Manhattan’s district attorney has dropped a huge part of the criminal case against Hollywood movie mogul Harvey Weinstein.
The development was announced in court Thursday.
The dropped charge involves allegations made by one of the first victims in the case, Lucia Evans, who was the first to blow the whistle on Weinstein’s prolific history of sexual assault.
Scmp.com reports: In an expose published in The New Yorker one year ago on Wednesday, Evans accused Weinstein of forcing her to perform oral sex when they met alone in his office in 2004 to discuss her fledgling acting career. At the time, Evans was a 21-year-old college student.
Assistant District Attorney Joan Illuzzi-Orbon told the judge that prosecutors would not oppose dismissal of the count in the case involving Evans. She insisted the rest of the case, involving two other accusers, was strong.
“In short, your honour, we are moving full steam ahead,” she said.
Weinstein’s lawyer, Benjamin Brafman, told the judge he believed Evans lied to the grand jury. He also said he believed a police detective corruptly tried to influence the case by keeping a witness from testifying about her misstatements.
“The integrity of these proceedings has been compromised,” he said.
Speaking outside court later, Brafman said Evans should be criminally prosecuted for perjury, insisting it was “not about victim shaming”.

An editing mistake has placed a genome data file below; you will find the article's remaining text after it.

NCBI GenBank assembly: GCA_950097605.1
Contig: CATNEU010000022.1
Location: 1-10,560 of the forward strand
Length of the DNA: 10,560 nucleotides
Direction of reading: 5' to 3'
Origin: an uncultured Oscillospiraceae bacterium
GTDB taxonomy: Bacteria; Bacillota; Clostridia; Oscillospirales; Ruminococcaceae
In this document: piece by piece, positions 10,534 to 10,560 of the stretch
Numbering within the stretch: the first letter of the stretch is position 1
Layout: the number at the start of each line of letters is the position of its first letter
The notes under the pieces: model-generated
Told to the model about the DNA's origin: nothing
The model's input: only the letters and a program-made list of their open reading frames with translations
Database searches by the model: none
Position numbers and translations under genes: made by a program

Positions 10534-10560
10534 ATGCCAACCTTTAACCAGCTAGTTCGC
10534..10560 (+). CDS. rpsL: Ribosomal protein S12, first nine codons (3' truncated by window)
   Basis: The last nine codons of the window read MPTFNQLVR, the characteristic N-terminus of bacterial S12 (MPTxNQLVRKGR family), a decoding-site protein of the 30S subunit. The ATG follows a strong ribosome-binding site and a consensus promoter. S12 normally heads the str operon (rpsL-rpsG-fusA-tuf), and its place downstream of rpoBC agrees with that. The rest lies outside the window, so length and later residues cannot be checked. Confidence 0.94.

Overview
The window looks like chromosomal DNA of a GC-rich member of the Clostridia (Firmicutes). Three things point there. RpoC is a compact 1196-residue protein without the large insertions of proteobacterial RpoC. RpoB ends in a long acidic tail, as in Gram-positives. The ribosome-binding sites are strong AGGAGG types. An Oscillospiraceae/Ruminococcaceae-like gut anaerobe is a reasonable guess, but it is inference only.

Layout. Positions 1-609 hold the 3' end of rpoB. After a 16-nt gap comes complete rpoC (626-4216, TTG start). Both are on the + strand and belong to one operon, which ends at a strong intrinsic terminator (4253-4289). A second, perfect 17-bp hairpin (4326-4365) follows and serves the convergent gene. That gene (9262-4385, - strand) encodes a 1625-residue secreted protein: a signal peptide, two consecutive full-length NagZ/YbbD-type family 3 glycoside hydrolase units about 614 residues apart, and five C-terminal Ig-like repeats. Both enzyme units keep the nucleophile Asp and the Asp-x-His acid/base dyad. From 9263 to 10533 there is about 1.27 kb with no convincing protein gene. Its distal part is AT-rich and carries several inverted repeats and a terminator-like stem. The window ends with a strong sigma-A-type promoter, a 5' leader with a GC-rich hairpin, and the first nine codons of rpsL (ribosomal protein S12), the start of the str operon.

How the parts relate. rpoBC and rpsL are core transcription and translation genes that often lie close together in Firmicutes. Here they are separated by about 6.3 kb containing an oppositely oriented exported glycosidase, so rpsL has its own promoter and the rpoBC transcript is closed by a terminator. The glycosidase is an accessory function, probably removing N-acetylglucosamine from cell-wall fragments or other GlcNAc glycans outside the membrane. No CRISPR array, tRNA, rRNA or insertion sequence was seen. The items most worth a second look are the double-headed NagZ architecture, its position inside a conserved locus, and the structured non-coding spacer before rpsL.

But Evans’ attorney said the decision does not “invalidate the truth of her claims”.
Weinstein’s lawyers and prosecutors had been wrangling over the part of the indictment pertaining to Evans’ allegations over the last few weeks in closed-door meetings and sealed court papers.
Some media outlets reported that there were problems with witness interviews done by one of the lead police detectives handling the investigation. Others said prosecutors had discovered old personal writings by Evans in which she suggested her encounter with Weinstein was consensual.
In a statement, a lawyer for Evans said she was disappointed by the DA’s decision to “abandon” her.
“Let me be clear: the decision to throw away my client’s sexual assault charges says nothing about Weinstein’s guilt or innocence. Nor does it reflect on Lucia’s consistent allegation that she was sexually assaulted with force by Harvey Weinstein,” said lawyer Carrie Goldberg. “It only speaks volumes about the Manhattan DA’s office and its mishandling of my client’s case.”
Weinstein, who has denied all allegations of non-consensual sex, still faces charges over allegations he raped an unidentified woman in his hotel room in 2013 and performed a forcible sex act on a different woman in 2006. He has pleaded not guilty and is free on US$1 million bail.
The collapse of part of the case against him could mean trouble for the prosecutor.
Manhattan District Attorney Cyrus Vance Jnr has already been fiercely criticised for declining to prosecute Weinstein when an Italian model accused him of grabbing her breasts in 2015. At the time, Vance cited a lack of supporting evidence, despite the existence of a clandestinely made recording of Weinstein discussing the episode with the woman.
In the months after The New York Times and The New Yorker began publishing stories about Weinstein’s alleged interactions with women, activists pressured Vance to bring charges as dozens of people came forward with claims of sexual misconduct against him.
New York Police officials poured on the pressure, too, saying publicly they believed they had gathered ample evidence to make an arrest.
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